Luxembourg CEOs continue to face more stringent regulations, having to adapt their business structure/model, creating more costs and uncertainty for their company. There is a mutual feeling amongst them that regulation is hindering business. A combination of reducing and simplifying regulatory requirements for businesses in Luxembourg could alleviate this burden even though most of the new regulations are set at the European level. To anticipate this burden, 51% of Luxembourg CEOs are factoring these topics in their risk management activities.
Now, mind that, as we mentioned earlier, there are CEOs from both the FS and the CIPS sectors in this survey, therefore, their responses will be different. Their business has been affected differently by events in the past year and more so naturally their outlooks are different.
In terms of the financial sector, Luxembourg CEOs are most likely anticipating the increased compliance costs from the EU regulation on sustainable finance, which will have a far-reaching impact on their business. This explains why a slightly higher share of FS CEOs are concerned with regulation (66% of FS CEOs vs 58% of CIPS CEOs).
Those that are able to see past the compliance burden and leverage the regulation to implement a transformative change —integrating ESG into their strategy and thereafter into their operations and product offering— will benefit the most in the long-term. Or you might say, recalling the silver lining metaphor, they just need to see their way past the cloud!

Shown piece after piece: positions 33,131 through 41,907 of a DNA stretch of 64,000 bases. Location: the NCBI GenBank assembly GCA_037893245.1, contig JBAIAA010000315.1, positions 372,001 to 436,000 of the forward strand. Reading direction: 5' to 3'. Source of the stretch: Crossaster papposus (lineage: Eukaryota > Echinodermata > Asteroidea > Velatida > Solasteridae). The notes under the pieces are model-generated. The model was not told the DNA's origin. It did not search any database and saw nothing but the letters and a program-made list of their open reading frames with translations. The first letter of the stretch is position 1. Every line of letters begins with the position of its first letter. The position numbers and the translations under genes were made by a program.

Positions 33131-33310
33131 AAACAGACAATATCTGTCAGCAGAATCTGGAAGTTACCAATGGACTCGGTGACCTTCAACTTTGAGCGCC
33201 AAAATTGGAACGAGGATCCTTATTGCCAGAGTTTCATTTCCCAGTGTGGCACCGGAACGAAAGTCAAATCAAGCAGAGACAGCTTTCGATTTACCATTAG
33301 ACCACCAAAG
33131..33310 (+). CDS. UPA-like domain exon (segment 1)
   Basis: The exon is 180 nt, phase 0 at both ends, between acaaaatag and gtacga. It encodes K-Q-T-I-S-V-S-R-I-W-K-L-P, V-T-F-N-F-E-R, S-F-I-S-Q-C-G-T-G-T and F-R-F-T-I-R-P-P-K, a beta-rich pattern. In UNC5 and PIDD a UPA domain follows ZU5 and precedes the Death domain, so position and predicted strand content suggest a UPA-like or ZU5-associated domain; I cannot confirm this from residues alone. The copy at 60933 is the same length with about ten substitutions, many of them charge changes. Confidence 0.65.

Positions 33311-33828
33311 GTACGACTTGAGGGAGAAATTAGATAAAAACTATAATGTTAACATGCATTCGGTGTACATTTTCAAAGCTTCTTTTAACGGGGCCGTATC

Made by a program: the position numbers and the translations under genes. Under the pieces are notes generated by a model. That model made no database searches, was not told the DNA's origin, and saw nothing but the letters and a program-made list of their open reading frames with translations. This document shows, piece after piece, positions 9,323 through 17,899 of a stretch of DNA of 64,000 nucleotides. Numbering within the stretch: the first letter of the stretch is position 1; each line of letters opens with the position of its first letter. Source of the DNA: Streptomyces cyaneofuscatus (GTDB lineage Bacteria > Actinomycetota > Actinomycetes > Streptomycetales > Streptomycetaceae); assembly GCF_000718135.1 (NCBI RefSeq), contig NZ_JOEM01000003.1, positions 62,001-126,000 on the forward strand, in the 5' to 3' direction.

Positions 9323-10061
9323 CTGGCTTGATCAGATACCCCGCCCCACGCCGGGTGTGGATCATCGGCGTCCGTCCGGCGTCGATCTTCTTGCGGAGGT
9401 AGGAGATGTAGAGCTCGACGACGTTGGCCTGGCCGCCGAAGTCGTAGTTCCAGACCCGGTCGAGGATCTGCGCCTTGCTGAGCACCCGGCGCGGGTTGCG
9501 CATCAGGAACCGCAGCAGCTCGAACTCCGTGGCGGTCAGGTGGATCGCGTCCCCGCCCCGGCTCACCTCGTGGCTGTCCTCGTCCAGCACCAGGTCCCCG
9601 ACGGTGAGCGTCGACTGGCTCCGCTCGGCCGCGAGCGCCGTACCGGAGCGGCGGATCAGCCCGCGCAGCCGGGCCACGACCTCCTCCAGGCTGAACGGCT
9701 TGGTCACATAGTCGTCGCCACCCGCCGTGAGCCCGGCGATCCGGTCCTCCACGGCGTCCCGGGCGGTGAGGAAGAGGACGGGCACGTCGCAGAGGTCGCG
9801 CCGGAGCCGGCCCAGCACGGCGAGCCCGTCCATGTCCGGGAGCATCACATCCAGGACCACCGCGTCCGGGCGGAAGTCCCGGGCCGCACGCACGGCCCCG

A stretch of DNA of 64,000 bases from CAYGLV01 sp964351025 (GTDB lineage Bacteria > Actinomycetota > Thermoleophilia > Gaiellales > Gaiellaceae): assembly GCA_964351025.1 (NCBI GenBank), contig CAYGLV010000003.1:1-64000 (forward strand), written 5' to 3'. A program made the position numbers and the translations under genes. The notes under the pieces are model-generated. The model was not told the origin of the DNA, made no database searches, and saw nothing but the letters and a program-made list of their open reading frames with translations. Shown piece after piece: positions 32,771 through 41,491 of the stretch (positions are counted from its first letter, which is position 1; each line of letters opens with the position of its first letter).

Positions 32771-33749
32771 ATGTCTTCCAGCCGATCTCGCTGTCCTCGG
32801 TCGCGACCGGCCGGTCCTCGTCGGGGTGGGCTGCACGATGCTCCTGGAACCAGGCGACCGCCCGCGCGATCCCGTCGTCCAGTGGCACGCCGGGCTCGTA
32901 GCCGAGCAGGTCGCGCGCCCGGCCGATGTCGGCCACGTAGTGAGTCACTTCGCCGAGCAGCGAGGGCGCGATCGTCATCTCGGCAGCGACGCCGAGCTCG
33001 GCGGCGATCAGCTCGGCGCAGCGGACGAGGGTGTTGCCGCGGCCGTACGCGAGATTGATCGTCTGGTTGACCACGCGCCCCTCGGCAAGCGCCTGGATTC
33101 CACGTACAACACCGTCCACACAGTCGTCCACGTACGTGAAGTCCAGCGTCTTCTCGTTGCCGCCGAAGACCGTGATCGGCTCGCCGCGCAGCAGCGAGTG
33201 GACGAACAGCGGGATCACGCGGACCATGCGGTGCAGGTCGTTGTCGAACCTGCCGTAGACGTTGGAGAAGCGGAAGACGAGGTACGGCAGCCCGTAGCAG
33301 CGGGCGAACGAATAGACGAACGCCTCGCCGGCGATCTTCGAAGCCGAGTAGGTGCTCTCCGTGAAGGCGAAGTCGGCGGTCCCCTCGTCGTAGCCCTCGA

Overall, the fact that Luxembourg CEOs already pointed out over-regulation in 2019 may reflect a long-standing concern about the slow deterioration of Luxembourg’s competitiveness vis-a-vis other destinations such as Ireland, the UK or Singapore. Thus, it would be worth considering, especially coming out of the crisis, stepping up the efforts to reduce and simplify some regulatory requirements for businesses in Luxembourg to alleviate this burden. This is true both for the financial sector, but also for the CIPS sector.
That being said, while 38% of global CEOs are worried about “policy uncertainty”, this issue does not appear in the top 10 threats in Luxembourg, indicating the favourable Luxembourg business environment characterised by stable regulation. sector.
Today’s economic weather report is “Optimism with shades of concern”
The fundamental narrative is quite clear. The past year and some months have seemed to many as if there was a dark cloud over us. Now, looking ahead, while CEOs are, generally speaking, optimistic about the recovery, the concern surrounding over-regulation remains prevalent.This prompts the question of how to address this concern in a very competitive international environment.
Finally, we leave the last word to Olivier Carré, Financial Services Market Leader, who recently said:
Over-regulation is seen as the biggest threat to growth by Luxembourg’s CEOs, even more than the pandemic. But while chief executives and their business might struggle with the cost and complexity, Luxembourg has largely been a beneficiary of regulation, such as financial services passporting.
Also not to forget that the likes of KYC/AML and GDPR rules are the result of policies of democratic governments backed by popular desires to keep checks on some business activity. A similar dynamic is playing out again with new green investing regulation, the SFDR and the coming taxonomy. It is super complicated, but there is certainly also an upside to this regarding the products that can be offered.
So there is a silver lining after all.